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Home » Judaism » Parsha »

Numbers Don’t Tell The Story


There was a moment when Jews might have sought to convert others. (To be sure, there was one instance when they did. The Hasmonean priest-king John Hyrcanus I forcibly converted the Edomites, known as the Idumeneans. Herod was one of their numbers.) The period in question was the Roman Empire in the first century. Jews numbered some 10 percent of the empire, and there were many Romans who admired aspects of their faith and way of life. The pagan deities of the Hellenistic world were losing their appeal and plausibility, and throughout the centers of the Mediterranean, individuals were adopting Jewish practices. Two aspects of Judaism stood in their way: the commandments and circumcision. In the end, Jews chose not to compromise their way of life for the sake of making converts. The Hellenistic people who sympathized with Judaism mostly adopted Pauline Christianity instead. Consistently throughout history, Jews have chosen to be true to themselves and to stay small rather than make concessions for the sake of increasing their numbers.

Why have Divine providence or human choice, or both, eventuated in the sheer smallness of the Jewish people? Could it be, quite simply, that through the Jewish people God is telling humankind that you do not need to be numerous to be great? Nations are not judged by their size but by their contribution to the human heritage. Of this the most compelling proof is that a nation as small as the Jews could produce an ever-renewed flow of prophets, priests, poets, philosophers, sages, saints, halachists, aggadists, codifiers, commentators, rebbes and roshei yeshivot; that they could also yield some of the world’s greatest writers, artists, musicians, filmmakers, academics, intellectuals, doctors, lawyers, businesspeople and technological innovators. Out of all proportion to their numbers Jews could and can be found working as lawyers fighting injustice, economists fighting poverty, doctors fighting disease, and teachers fighting ignorance.

You do not need numbers to enlarge the spiritual and moral horizons of humankind. You need other things altogether: a sense of the worth and dignity of the individual, of the power of human possibility to transform the world, of the importance of giving everyone the best education they can have, of making each of us feel part of a collective responsibility to ameliorate the human condition, and a willingness to take high ideals and enact them in the real world, unswayed by disappointments and defeats.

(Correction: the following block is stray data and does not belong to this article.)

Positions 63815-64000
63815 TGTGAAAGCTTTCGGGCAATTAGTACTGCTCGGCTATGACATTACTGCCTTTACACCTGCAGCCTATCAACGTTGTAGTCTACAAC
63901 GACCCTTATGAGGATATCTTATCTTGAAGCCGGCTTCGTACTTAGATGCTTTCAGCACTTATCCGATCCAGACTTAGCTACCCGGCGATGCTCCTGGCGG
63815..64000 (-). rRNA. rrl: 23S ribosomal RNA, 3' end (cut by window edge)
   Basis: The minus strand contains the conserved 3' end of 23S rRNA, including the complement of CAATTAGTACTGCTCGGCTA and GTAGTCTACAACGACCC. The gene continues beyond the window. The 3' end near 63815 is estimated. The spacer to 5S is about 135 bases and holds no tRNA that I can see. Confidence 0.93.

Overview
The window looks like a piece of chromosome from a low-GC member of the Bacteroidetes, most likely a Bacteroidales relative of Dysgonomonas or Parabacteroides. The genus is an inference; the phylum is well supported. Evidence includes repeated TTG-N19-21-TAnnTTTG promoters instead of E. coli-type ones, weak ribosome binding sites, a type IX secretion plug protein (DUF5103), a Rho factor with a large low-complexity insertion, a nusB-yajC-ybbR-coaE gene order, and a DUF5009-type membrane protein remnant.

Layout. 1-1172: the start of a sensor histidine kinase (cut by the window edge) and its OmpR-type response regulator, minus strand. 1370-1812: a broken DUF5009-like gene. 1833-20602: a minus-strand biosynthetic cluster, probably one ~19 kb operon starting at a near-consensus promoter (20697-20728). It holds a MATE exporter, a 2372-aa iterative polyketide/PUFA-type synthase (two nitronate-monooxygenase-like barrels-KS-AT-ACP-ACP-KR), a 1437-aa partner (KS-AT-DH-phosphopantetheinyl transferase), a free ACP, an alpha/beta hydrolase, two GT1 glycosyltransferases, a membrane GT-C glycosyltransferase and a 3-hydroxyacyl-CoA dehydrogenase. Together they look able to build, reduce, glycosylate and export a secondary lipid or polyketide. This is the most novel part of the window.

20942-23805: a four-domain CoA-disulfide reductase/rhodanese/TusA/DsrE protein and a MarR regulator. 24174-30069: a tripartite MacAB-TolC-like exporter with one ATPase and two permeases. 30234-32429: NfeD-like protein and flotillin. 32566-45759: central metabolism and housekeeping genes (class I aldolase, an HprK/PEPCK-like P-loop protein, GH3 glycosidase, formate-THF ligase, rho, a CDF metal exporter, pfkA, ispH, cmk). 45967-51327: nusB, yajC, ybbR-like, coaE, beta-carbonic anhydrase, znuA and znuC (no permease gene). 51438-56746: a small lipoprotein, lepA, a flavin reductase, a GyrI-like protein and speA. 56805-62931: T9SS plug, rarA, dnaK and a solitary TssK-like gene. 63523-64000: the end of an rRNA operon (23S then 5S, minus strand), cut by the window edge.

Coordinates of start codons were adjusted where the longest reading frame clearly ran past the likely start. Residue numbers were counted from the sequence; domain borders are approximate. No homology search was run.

Nowhere is this more in evidence today than among the people of Israel in the State of Israel: traduced in the media and pilloried by much of the world, yet still, year after year, producing human miracles in medicine, agriculture, technology, the arts – as if the word “impossible” did not exist in the Hebrew language. When, therefore, we feel fearful and depressed about Israel’s plight, it is worth returning to Moses’s words: “The Lord did not set His affection on you and choose you because you were more numerous than other peoples, for you are the fewest of all peoples.”

Small? Yes. Still surrounded, as the Israelites were then, by “nations larger and stronger than you.” But that small people, defying the laws of history, outlived all the world’s great empires, and still has a message of hope for humanity. You don’t have to be large to be great. If you are open to a power greater than yourself, you will become greater than yourself. Israel today still carries that message to the world.

Adapted from “Covenant & Conversation,” a collection of Rabbi Jonathan Sacks’s parshiyot hashavua essays, to be published by Maggid Books, an imprint of Koren Publishers Jerusalem (www.korenpub.com), in conjunction with the Orthodox Union.

Rabbi Lord Jonathan Sacks, chief rabbi of the British Commonwealth since 1991, is the author of many books of Jewish thought, most recently “The Koren Sacks Rosh HaShana Mahzor” (Koren Publishers Jerusalem).

About the Author: Rabbi Lord Jonathan Sacks, former chief rabbi of the British Commonwealth, is the author of many books of Jewish thought, most recently The Great Partnership: Science, Religion, and the Search for Meaning.


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